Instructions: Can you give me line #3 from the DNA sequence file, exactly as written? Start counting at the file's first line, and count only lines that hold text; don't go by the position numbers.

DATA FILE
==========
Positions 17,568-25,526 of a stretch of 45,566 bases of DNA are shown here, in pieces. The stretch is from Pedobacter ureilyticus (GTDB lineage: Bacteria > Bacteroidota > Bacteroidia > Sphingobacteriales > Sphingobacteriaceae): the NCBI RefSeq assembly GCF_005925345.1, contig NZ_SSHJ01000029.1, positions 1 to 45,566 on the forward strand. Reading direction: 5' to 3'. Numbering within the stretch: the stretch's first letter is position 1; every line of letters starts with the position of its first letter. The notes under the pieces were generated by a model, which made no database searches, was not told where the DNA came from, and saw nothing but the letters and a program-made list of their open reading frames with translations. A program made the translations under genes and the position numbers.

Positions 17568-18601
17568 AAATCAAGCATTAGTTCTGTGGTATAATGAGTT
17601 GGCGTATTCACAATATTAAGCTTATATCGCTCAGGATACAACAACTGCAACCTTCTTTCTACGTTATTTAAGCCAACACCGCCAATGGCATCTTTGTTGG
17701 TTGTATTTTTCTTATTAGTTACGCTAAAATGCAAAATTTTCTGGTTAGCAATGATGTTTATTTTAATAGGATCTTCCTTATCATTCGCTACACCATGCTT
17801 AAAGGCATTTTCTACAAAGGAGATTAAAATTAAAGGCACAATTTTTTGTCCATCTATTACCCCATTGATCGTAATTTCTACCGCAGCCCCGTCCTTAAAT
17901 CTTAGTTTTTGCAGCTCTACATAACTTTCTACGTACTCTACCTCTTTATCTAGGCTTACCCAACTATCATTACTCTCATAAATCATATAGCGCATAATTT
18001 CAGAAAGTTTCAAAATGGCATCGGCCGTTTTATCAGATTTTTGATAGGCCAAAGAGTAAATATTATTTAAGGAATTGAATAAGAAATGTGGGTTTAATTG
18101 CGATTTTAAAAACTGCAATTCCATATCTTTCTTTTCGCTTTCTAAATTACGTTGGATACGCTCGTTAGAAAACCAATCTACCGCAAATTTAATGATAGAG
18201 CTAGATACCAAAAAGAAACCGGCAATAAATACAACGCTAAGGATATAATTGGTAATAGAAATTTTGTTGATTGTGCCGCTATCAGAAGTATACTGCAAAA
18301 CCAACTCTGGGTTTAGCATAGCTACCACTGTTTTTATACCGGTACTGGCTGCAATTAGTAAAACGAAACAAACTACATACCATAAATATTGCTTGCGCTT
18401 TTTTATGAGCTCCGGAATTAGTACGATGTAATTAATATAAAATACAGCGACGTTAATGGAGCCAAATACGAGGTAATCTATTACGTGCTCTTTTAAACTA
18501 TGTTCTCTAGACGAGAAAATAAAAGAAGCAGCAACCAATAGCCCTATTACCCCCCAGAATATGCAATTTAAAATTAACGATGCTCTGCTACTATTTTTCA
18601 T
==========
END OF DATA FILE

17568 AAATCAAGCATTAGTTCTGTGGTATAATGAGTT